Canada Olympics Rights Go to CBC With Help From Rogers, BCEGerrit De Vynck
Canada’s public broadcaster won the rights to air the Olympic Games in 2018 and 2020, with pay-TV providers Rogers Communications Inc. and BCE Inc. supplementing the coverage on their own networks.
Canadian Broadcasting Corp. President Hubert Lacroix announced the deal today at an event in Toronto, without disclosing financial terms. Two years ago, CBC got the rights to air the 2014 and 2016 games, returning the Olympics to the network for the first time since 2008.
The agreement lets CBC, which is struggling with budget cuts, avoid losing control of a major sports franchise after Rogers wrested away National Hockey League rights last year. CBC now licenses its 62-year-old broadcast, Saturday’s “Hockey Night in Canada,” from Toronto-based Rogers.
“The broadcast partnership model we’ve put forward is both respectful of the stature of the games and fiscally responsible,” Lacroix said in a statement on CBC’s website. “Partnering with Bell Media, along with Rogers Media, shows the public broadcaster can play a role in bringing together the larger broadcast community in the interest of the Canadian audience.”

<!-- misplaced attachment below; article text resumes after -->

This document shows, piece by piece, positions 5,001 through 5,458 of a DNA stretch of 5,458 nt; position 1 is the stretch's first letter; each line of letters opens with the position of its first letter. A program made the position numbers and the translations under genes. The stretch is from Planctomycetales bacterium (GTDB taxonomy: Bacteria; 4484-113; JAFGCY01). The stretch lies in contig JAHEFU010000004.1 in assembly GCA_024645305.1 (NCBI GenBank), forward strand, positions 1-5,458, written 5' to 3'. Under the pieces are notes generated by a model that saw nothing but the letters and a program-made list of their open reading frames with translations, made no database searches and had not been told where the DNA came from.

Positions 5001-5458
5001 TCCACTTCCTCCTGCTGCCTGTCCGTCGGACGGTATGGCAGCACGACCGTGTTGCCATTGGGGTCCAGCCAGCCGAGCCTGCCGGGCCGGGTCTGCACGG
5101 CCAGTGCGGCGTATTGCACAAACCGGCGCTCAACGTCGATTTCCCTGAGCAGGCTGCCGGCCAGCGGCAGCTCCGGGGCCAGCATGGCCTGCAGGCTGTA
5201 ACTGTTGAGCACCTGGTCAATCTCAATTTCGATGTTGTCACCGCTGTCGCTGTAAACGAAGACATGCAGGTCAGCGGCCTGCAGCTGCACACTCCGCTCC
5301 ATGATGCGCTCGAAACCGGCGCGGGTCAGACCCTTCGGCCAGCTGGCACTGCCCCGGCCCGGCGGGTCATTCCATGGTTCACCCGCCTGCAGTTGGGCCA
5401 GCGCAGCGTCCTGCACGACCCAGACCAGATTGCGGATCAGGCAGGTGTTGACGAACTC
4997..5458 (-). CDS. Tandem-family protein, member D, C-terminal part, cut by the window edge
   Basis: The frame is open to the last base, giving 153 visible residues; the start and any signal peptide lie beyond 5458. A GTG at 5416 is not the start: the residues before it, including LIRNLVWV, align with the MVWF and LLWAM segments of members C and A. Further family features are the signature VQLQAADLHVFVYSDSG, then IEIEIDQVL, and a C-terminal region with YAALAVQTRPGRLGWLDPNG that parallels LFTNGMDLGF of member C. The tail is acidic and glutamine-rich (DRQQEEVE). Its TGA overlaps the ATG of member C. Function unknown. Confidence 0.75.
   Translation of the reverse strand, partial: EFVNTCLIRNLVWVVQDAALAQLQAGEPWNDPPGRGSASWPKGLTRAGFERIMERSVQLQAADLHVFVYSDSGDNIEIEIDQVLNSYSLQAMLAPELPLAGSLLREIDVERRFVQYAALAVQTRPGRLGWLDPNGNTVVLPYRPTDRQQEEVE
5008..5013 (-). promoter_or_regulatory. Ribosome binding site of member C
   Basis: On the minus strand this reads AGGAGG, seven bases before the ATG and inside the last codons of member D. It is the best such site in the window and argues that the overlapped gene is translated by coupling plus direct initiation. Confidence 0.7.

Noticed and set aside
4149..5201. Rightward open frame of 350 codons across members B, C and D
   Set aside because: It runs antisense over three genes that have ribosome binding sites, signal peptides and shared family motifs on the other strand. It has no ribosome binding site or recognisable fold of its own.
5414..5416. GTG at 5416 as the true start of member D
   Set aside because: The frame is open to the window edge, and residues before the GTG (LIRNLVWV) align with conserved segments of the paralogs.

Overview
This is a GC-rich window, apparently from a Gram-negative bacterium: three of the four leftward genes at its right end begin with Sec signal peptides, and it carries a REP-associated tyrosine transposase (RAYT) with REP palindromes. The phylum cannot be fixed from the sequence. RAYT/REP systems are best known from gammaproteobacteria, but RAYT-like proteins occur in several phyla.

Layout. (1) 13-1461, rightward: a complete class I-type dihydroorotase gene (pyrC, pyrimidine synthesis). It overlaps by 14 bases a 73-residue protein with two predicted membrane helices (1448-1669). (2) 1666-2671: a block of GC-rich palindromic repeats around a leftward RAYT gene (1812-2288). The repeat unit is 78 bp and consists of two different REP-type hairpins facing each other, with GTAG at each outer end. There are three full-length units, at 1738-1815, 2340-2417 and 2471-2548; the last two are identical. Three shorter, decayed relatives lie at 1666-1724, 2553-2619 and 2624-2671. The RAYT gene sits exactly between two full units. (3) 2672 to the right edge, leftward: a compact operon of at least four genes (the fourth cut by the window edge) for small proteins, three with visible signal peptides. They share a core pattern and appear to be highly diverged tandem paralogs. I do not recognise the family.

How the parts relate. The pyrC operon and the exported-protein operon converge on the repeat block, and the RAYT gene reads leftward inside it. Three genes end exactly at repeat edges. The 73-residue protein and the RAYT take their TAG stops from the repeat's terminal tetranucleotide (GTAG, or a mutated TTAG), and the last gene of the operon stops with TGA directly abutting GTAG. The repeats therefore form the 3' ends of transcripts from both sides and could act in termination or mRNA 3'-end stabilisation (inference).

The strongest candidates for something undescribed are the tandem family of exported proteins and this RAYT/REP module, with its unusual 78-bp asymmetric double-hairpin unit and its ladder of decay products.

The deal includes the 2018 winter games in Pyeongchang, South Korea, and the 2020 summer games in Tokyo. CBC will get “first-tier” events on its network, with Rogers and Bell dividing the rest evenly, said Jeffrey Orridge, executive director of CBC Sports. The broadcaster will lead the editorial direction of the coverage, he said.
Canada’s Conservative government said in 2012 it would cut CBC’s C$1.16 billion ($1.04 billion) annual funding by 10 percent over three years, leading to layoffs and show cancellations. The public broadcaster needs to stop transmitting over the air and be sold to cable and satellite providers like a specialty channel to survive tougher competition from Internet-delivered TV like Netflix Inc., Lacroix told regulators last month.